£21000 - £40000 per annum + Negotiable: Tradewind Recruitment: Key Stage 2 tea...

Recruitment Genius: Software Development Manager

£40000 - £50000 per annum: Recruitment Genius: This is an exciting opportunity...

Day In a Page

Isis hostage crisis: The prisoner swap has only one purpose for the militants - recognition its Islamic State exists and that foreign nations acknowledge its power

Isis hostage crisis

The prisoner swap has only one purpose for the militants - recognition its Islamic State exists and that foreign nations acknowledge its power, says Robert Fisk
Missing salvage expert who found $50m of sunken treasure before disappearing, tracked down at last

The runaway buccaneers and the ship full of gold

Salvage expert Tommy Thompson found sunken treasure worth millions. Then he vanished... until now
Homeless Veterans appeal: ‘If you’re hard on the world you are hard on yourself’

Homeless Veterans appeal: ‘If you’re hard on the world you are hard on yourself’

Maverick artist Grayson Perry backs our campaign
Assisted Dying Bill: I want to be able to decide about my own death - I want to have control of my life

Assisted Dying Bill: 'I want control of my life'

This week the Assisted Dying Bill is debated in the Lords. Virginia Ironside, who has already made plans for her own self-deliverance, argues that it's time we allowed people a humane, compassionate death
Move over, kale - cabbage is the new rising star

Cabbage is king again

Sophie Morris banishes thoughts of soggy school dinners and turns over a new leaf
11 best winter skin treats

Give your moisturiser a helping hand: 11 best winter skin treats

Get an extra boost of nourishment from one of these hard-working products
Paul Scholes column: The more Jose Mourinho attempts to influence match officials, the more they are likely to ignore him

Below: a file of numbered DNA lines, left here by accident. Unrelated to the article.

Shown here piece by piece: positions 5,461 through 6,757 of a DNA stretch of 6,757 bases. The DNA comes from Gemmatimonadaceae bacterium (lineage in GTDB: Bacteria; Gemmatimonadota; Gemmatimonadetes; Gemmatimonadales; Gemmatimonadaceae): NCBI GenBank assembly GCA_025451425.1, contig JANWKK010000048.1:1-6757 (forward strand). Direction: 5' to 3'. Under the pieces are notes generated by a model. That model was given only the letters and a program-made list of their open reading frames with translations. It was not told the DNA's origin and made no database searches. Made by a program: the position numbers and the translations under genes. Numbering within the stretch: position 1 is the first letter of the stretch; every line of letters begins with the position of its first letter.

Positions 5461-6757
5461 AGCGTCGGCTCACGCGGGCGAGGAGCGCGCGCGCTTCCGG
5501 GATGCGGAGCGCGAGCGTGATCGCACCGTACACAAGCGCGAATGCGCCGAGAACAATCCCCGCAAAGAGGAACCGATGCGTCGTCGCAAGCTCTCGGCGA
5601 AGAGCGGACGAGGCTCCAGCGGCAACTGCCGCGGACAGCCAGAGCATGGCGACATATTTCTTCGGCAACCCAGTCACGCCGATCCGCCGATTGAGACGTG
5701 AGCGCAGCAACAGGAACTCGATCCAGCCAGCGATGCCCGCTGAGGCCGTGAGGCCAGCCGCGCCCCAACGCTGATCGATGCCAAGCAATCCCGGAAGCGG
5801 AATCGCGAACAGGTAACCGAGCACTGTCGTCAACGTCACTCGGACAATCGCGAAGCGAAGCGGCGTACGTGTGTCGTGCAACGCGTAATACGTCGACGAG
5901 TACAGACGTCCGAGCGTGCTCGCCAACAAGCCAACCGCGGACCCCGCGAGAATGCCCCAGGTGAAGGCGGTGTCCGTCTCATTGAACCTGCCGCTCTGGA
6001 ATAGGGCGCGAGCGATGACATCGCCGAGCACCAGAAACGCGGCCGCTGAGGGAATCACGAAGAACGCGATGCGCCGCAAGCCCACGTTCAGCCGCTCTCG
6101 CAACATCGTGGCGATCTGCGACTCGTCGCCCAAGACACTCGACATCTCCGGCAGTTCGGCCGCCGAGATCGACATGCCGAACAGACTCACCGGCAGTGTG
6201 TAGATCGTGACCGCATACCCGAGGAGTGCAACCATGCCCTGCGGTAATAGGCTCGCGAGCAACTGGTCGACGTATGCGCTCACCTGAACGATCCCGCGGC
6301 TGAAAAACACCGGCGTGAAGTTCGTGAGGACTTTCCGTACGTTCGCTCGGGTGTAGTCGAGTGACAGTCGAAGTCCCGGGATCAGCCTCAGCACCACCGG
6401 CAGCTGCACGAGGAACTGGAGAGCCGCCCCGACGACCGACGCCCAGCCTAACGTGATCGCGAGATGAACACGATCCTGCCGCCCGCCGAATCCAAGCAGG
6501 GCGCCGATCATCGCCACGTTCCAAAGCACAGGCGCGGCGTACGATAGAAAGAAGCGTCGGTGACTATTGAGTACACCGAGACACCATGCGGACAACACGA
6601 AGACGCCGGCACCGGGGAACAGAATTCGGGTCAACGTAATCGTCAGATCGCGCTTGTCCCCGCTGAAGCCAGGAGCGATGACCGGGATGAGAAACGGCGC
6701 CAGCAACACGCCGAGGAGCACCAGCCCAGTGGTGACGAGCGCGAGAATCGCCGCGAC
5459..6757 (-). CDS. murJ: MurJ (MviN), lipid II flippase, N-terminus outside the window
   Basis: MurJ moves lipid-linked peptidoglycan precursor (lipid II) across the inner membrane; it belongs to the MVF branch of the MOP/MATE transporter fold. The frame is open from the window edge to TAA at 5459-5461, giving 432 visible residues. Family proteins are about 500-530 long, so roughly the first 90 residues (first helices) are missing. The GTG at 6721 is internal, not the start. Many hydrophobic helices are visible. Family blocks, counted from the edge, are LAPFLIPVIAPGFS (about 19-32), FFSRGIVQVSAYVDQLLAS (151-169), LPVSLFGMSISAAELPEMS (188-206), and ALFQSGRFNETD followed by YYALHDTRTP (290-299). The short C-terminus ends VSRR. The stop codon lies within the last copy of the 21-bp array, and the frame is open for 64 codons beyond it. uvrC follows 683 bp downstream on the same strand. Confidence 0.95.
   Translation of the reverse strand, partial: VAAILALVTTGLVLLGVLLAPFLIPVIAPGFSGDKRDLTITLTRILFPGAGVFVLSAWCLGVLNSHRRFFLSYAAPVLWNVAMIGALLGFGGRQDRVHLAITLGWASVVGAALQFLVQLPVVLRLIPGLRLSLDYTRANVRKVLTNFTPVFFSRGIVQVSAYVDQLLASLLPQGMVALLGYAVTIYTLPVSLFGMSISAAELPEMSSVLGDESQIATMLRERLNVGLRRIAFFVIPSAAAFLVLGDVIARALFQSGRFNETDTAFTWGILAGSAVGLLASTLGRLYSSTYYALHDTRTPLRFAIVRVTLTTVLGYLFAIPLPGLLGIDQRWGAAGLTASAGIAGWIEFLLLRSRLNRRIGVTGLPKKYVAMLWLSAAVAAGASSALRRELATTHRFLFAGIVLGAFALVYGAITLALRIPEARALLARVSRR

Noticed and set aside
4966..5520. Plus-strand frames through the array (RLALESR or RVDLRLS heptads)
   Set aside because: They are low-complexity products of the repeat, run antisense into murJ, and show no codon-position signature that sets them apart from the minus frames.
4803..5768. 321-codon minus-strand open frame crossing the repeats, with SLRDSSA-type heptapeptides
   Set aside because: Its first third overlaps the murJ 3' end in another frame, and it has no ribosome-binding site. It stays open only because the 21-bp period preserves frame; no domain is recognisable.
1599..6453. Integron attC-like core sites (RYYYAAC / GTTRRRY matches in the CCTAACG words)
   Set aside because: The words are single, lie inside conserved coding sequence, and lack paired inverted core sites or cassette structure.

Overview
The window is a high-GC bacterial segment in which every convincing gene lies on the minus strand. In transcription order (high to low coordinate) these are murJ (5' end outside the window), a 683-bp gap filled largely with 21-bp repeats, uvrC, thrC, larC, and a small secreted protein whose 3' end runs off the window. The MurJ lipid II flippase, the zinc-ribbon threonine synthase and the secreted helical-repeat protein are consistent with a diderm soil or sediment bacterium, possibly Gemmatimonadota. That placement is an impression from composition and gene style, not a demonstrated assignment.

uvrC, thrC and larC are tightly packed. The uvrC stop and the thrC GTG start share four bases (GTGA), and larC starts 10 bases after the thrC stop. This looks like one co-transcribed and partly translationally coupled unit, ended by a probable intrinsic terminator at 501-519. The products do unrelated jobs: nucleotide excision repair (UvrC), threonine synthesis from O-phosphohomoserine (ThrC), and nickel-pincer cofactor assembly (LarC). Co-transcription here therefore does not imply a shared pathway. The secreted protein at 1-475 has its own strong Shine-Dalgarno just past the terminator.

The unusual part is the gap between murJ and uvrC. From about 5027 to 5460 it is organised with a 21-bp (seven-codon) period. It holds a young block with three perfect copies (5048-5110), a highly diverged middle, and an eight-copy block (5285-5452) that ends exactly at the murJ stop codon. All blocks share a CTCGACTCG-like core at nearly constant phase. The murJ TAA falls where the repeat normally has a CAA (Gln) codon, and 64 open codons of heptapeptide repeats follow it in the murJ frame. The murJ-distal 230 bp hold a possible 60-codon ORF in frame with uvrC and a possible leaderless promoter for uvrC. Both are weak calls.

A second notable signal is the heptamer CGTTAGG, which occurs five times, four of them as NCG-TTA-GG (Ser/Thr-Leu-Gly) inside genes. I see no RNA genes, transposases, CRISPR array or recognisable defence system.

Paul Scholes column

The more Jose Mourinho attempts to influence match officials, the more they are likely to ignore him
Frank Warren column: No cigar, but pots of money: here come the Cubans

Frank Warren's Ringside

No cigar, but pots of money: here come the Cubans
Isis hostage crisis: Militant group stands strong as its numerous enemies fail to find a common plan to defeat it

Isis stands strong as its numerous enemies fail to find a common plan to defeat it

The jihadis are being squeezed militarily and economically, but there is no sign of an implosion, says Patrick Cockburn
Virtual reality thrusts viewers into the frontline of global events - and puts film-goers at the heart of the action

Virtual reality: Seeing is believing

Virtual reality thrusts viewers into the frontline of global events - and puts film-goers at the heart of the action
Homeless Veterans appeal: MP says Coalition ‘not doing enough’

Homeless Veterans appeal

MP says Coalition ‘not doing enough’ to help
Larry David, Steve Coogan and other comedians share stories of depression in new documentary

Comedians share stories of depression

The director of the new documentary, Kevin Pollak, tells Jessica Barrett how he got them to talk
Has The Archers lost the plot with it's spicy storylines?

Has The Archers lost the plot?

A growing number of listeners are voicing their discontent over the rural soap's spicy storylines; so loudly that even the BBC's director-general seems worried, says Simon Kelner
English Heritage adds 14 post-war office buildings to its protected lists

14 office buildings added to protected lists

Christopher Beanland explores the underrated appeal of these palaces of pen-pushing
Human skull discovery in Israel proves humans lived side-by-side with Neanderthals

Human skull discovery in Israel proves humans lived side-by-side with Neanderthals

Scientists unearthed the cranial fragments from Manot Cave in West Galilee